Ecuador

In October of 2015 James Reed started our pilot project providing technical tree climbing training to families of the Kichwa and Secoya cultures within the Amazon forest of Ecuador.  We are thankful to Ladi, the secretary for conservation of the Tamia Yura property, where we held the first course for the Kichwa and to Jonathan Miller Weisberger,  who guided, interpreted and assisted in our first climbing trainings. 

Tree climbing is a skill used for generations within these communities. We respect their ancestral knowledge.  
Tree Monkey project provides equipment and training to evolve forest caretakers to climb taller trees, more safely.  We are committed to three or more visits to each community. Our goal is to produce trainers within Indigenous communities to continue tree climbing for sustainable harvesting, forest stewardship, research, eco-tourism, and fun. 

"Indigenous peoples of Latin America are by far the best guardians of the regions' forests..."
-UN Food and Agriculture Organization,


Tree Monkey Project is heading back to Ecuadorian Amazon in September 2021 to fulfill our commitment to visit each community at least three visits to update techniques, gear and provide additional training for each location. Join us as a donator or ecotourist! 

Your donation provides resources for Indigenous peoples of Latin America guarding the regions' endangered forests.  

 
Our journey begins

Our journey begins

Our journey begins on the river. Water is life.

Our guide navigates

Our guide navigates

It takes a plane, automobile, boat, and if we are lucky, a mule to get there.

Future climber

Future climber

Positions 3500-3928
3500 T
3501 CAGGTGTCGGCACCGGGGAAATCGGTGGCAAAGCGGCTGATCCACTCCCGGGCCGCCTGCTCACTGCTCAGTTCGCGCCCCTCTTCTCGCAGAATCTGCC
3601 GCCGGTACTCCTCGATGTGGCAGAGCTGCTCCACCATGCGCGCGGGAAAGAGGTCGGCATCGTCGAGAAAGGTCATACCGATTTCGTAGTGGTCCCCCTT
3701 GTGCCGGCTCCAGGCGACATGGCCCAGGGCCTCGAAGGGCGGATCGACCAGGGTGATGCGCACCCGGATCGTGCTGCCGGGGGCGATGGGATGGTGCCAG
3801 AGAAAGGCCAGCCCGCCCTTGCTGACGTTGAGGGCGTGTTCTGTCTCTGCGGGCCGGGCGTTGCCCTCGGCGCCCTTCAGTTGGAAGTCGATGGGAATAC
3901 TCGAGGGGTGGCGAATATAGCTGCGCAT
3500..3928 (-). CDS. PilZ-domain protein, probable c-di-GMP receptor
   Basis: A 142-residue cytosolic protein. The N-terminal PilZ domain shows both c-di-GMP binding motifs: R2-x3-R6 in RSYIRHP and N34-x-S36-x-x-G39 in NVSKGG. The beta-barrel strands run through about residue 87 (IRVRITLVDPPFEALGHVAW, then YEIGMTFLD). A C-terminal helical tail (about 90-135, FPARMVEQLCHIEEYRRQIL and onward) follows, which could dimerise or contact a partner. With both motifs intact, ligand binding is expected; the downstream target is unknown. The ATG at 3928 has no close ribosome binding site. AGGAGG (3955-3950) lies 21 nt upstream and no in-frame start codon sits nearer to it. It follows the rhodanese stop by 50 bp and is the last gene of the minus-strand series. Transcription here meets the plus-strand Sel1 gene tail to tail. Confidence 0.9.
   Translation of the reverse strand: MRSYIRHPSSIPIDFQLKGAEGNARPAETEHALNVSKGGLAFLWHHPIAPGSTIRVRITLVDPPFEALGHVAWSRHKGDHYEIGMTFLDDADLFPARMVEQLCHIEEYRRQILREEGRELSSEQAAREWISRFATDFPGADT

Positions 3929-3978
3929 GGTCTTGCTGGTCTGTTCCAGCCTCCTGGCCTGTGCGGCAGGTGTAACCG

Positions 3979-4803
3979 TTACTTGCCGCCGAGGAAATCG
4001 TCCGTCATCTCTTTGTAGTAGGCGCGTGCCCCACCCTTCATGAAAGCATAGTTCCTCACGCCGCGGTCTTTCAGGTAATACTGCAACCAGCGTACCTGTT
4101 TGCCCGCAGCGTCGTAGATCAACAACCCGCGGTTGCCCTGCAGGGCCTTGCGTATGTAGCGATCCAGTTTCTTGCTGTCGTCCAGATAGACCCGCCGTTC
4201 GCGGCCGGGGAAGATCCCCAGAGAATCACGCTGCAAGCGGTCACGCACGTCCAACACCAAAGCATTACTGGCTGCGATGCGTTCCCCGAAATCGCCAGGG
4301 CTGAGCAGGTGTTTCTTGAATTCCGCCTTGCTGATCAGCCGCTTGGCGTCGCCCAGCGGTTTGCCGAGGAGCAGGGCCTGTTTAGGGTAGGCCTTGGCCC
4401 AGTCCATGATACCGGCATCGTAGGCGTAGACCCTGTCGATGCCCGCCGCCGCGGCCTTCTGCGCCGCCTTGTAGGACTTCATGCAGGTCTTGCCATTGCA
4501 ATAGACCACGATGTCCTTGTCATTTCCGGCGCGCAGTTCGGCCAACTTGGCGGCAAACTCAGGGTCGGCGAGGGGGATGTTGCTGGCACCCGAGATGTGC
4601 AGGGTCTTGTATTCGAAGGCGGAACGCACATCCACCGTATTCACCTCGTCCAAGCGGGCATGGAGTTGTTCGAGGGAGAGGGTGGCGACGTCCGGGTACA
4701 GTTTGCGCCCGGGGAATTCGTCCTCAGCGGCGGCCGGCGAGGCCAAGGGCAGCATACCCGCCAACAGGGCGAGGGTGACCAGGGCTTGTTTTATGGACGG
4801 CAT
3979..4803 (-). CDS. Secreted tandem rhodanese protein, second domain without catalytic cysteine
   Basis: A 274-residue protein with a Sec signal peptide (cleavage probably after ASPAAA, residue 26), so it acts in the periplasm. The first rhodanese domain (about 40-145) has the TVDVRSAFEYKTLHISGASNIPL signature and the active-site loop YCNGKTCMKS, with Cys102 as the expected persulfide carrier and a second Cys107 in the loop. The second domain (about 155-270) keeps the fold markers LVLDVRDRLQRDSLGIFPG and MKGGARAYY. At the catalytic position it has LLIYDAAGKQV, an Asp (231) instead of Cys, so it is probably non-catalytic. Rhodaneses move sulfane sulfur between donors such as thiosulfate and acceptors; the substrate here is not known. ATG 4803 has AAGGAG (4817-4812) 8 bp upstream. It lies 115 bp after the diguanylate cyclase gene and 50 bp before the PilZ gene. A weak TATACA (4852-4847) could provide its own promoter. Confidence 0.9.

A young member of the Kichwa community wants us to stop talking and start climbing.

Thank You!

Thank You!

Donations are essential to providing the equipment required for safe tree climbing. Thank you supporters for the gear!

Ladi welcomes us.

Ladi welcomes us.

Ladi, secretary for the conservation property, Tamia Yura, welcomes us.

Attaching the rope to harness

Attaching the rope to harness

Safety comes first. All climbers are checked and follow safety procedures. Photo taken during our 2014 training introduction.

Ascending into the tree

Ascending into the tree

A Kichwa man begins his first ascent during our 2014 introduction to tree climbing.

Safety gear

Safety gear

A young Kichwa member tries on climbing gear. We bring and donate this equipment to the community.

Knot tying practice

Knot tying practice

The Kichwa practicing knot tying during our 2015 training.

Secoya Elders

Secoya Elders

Elders understand the fine art of lounging, 45 feet up in the canopy during the 2015 Secoya training introduction.

Preparing the next generation of climbers.

Knot tying

Knot tying

A Kichwa student utilizing her training in the field.

The Big Shot

The Big Shot

We use this to get the rope in the tree.

Kichwa women prepping for climb

Kichwa women prepping for climb

The new view

The new view

A view from the canopy down to the crew.

Carlos gives a thumbs up to tree climbing.

Carlos gives a thumbs up to tree climbing.

Carlos Cerda Grefa is using his skills to trim trees and help researchers from the local university.

Walter setting up for his climb

Walter setting up for his climb

Ladi enjoying the view

Ladi enjoying the view

Benjamin and Carlos

Benjamin and Carlos

taking notes

We made it!

We made it!

A happy climber is a successful day.

2015 Graduation Photo

2015 Graduation Photo

2016 Graduation Photo

2016 Graduation Photo

Would you like to know more?

Cieba Tree

Cieba Tree

We took some time to explore after the training and saw this huge Cieba tree.

Girlfriend Kisses

Girlfriend Kisses

Sonja displays the "Girlfriend Kisses" flower for us. Can you guess how it received the name?

Cicha

Cicha

Assistant Trainer, Jonathon Miller Weisberg, sips a bowl of chicha. It is good manners to finish the whole bowl in one sitting.

YES

YES

Everyone loves tree climbing.

Join us

Join us

We return to Ecuador in 2021. Join us as an eco-tourist!